More and more trust documents are being created due to an aging population. I’m seeing increasing problems administering trusts with provisions that allow family and loved ones to reside in a property included in the trust.

Problems that commonly occur are payment of home expenses, exclusive possession of the premises, and downright disagreements among the beneficiaries and the trustee who’s administering the trust.

How the trust is phrased can make all the difference in these situations. For example, a trust that creates a life estate versus a right to occupancy can make all the difference in trust administration. A life estate conveys an interest in a beneficiary, usually for the life of that beneficiary, to reside at the property. The so-called life tenant has the right to exclude others from the property, and a trustee would not be allowed to tell that life tenant by whom or how the property could be used (with limited exceptions). The life tenant, for example, could rent out the property to others or even sell his or her life interest. A life estate does carry responsibilities, however. A life tenant is typically required to maintain the property and pay the expenses.

A right to occupancy, on the other hand, is the right to occupy a property for life or a specific term. This provision is commonly used in estate planning to allow a loved one to stay on a property. However, care in drafting the specific terms of the occupancy is needed by the trust drafter since occupancy rights are a mixed bag with the courts. Many disputes between the occupant and the trustee can occur, especially if the parties generally do not get along. Good planning requires thinking ahead of time about potential problems.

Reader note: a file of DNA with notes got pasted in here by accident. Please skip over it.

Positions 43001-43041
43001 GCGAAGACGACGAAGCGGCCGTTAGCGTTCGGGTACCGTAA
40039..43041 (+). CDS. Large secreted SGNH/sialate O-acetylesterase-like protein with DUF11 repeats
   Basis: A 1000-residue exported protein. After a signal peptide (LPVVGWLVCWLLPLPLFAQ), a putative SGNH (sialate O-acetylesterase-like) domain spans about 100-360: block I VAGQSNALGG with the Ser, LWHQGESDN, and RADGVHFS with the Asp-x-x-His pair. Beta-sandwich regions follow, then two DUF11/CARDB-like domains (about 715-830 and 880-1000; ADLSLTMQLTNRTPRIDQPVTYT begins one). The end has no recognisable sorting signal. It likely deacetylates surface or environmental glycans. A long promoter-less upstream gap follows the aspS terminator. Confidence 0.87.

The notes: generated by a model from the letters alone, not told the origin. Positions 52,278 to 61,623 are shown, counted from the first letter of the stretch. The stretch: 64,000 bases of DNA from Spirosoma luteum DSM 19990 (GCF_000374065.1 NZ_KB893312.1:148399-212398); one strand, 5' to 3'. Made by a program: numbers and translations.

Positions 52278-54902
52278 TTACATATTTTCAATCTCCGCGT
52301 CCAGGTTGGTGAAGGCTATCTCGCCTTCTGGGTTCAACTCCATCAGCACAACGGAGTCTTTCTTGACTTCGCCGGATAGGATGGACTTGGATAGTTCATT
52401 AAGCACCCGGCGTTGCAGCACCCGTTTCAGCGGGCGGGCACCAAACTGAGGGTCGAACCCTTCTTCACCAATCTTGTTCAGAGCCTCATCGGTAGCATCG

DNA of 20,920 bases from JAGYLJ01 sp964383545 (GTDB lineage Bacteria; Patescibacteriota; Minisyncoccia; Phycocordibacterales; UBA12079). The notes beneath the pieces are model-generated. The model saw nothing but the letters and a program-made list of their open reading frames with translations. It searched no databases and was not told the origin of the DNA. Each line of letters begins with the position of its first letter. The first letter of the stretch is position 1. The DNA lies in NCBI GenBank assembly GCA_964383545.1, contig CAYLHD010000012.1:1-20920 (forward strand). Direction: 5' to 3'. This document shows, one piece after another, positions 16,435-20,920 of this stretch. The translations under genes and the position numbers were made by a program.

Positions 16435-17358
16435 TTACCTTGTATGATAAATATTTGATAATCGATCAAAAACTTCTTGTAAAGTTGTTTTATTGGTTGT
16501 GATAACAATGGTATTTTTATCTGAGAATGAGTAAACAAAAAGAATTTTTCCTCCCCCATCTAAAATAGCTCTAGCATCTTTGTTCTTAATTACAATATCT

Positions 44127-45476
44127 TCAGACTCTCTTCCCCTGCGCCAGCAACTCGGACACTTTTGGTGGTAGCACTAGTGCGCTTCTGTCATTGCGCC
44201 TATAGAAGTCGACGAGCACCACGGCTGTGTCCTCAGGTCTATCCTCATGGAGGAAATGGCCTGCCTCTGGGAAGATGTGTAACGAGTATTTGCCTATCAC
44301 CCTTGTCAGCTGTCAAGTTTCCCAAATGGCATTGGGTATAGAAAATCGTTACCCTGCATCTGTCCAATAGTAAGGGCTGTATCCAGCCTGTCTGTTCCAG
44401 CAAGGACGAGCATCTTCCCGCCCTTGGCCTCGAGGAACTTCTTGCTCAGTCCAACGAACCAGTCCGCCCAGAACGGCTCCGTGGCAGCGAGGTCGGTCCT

If you know in advance that there will likely be a trustee/occupant problem, you might want to appoint someone to serve as trustee who may not have problems with the occupant. You should also think about who is going to pay for costs and expenses of the property. If you instruct the trustee to pay for them from the trust assets, you might want to set aside a specific amount of money to pay for those expenses. If you instruct an occupant to pay for those expenses and clearly know they will not be able to handle them, you might be making a gift that is going to cause a lot of drama.

Good drafting and a little bit of foresight can eliminate a lot of legal drama later, when it is least needed. So if you want to allow someone to live in a particular piece of property, give your trustee and your beneficiaries the tools to succeed.